# Trisecting an Angle: Impossible or Possible?

• The legend
In summary: So we cannot "construct" that area and so we cannot "square the circle". To "double the cube" means to construct a line segment whose length is exactly twice a given cube. If we take the side of the given cube to be 1, then the volume is 1 and we want to construct a line segment of length \sqrt[3]{2}, which is not algebraic over the rationals, so it cannot be done with straightedge and compasses- we cannot "double the cube".)In summary, it is impossible to trisect an arbitrary angle using only a ruler and compass
The legend
I heard that trisection of any angle is impossible using just the ruler and compass. Is this true?
If yes then what is the proof for that??

Also ... trisecting 1800 is surely possible because we can definitely create 600 ... but what about the rest?

This question has been discussed here just recently so try a search. From what I gather lines can be trisected but there is not a general method for all angles.

The legend said:
I heard that trisection of any angle is impossible using just the ruler and compass. Is this true?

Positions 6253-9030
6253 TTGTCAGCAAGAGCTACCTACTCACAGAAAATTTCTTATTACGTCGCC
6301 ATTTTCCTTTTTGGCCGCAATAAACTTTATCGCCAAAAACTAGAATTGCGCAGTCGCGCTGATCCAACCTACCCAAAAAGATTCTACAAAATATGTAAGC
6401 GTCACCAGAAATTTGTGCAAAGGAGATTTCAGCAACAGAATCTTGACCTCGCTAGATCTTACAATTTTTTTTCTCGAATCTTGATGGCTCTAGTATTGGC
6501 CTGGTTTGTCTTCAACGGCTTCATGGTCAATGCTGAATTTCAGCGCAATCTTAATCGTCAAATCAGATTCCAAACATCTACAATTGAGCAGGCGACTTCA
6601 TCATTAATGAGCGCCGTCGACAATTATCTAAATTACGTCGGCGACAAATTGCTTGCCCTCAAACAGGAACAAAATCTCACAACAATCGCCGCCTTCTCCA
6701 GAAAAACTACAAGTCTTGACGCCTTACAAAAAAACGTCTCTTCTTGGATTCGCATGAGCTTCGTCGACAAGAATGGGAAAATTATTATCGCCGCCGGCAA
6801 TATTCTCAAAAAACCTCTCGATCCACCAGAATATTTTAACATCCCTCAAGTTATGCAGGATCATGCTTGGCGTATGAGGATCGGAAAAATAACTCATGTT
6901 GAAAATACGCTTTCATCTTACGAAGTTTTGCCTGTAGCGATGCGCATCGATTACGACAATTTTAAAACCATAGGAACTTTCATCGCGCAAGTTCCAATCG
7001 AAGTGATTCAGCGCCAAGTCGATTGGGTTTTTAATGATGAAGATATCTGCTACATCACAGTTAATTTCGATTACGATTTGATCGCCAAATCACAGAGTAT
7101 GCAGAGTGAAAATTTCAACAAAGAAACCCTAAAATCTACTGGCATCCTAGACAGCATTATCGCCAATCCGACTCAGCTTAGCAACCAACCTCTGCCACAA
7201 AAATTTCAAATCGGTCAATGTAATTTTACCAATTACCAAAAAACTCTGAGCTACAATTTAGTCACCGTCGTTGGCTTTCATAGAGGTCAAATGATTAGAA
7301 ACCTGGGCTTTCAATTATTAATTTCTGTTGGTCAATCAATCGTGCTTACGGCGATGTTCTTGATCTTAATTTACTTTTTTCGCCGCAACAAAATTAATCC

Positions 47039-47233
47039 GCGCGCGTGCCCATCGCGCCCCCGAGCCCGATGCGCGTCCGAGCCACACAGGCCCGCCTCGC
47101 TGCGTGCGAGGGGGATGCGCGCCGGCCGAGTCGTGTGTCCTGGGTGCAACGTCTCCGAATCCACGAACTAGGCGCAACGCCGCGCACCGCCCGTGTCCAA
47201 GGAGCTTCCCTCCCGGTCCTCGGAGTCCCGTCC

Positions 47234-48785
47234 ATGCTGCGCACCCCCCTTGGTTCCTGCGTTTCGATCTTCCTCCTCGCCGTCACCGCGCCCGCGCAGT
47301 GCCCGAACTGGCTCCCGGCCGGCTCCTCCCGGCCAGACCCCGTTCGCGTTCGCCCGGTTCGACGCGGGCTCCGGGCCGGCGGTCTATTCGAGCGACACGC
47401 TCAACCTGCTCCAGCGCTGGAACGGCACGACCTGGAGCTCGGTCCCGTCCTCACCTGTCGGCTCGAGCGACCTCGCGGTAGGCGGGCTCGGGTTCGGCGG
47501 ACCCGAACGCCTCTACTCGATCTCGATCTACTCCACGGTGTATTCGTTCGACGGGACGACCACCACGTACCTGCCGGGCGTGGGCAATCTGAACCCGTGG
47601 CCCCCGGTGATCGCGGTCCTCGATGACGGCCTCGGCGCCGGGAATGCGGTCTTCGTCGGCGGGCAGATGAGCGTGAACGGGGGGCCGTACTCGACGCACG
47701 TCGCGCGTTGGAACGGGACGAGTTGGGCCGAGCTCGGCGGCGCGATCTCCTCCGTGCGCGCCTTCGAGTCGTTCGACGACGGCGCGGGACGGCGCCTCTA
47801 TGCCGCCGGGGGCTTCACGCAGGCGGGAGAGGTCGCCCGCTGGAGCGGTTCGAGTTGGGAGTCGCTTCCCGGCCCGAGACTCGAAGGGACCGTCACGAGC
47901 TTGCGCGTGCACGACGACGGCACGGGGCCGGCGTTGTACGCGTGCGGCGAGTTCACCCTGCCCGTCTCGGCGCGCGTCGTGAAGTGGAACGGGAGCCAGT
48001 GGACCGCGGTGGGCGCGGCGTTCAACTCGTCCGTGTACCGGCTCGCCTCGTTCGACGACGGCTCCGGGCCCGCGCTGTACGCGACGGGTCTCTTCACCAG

It's impossible to trisect an arbitrary angle with a compass and straightedge.

But many angles can be trisected with just those tools. I think that the angles which can be so constructed are precisely those of the form
$$\frac{k\pi}{2^b\cdot1431655765}$$
for integers b and k -- that is,
$$\frac{36k^\circ}{2^b\cdot286331153}$$

This assumes that there are precisely 5 Fermat primes.

If a marked straightedge is allowed instead of a straightedge, then any angle can be trisected. Similarly, a linkage, straightedge, and compass can trisect any angle. Paper folding (oragami under the Huzita-Hatori axioms) can similarly trisect any angle.

This origami stuff is cool!
https://www.math.lsu.edu/~verrill/origami/trisect/

Though could you please give me an example of that latex part... since i didnt exactly understand it..

Last edited by a moderator:
The legend said:
Though could you please give me an example of that latex part... since i didnt exactly understand it..

Pick two whole numbers.

ok...
25 and 19

please help..

Roughly the idea is this- Imagine that you have a general angle $\theta$ and can trisect it- that is, divide it into three angles each of measure $\theta/3$.
Now let $\phi= \theta/3$ so that the original angle is $\theta= 3\phi$

Pick a point on one side of the original angle, at distance 1 from the vertex, and drop a perpendicular to the opposite side. The distance from the foot of that perpendicular to the vertex is $cos(\theta)= cos(3\phi)$.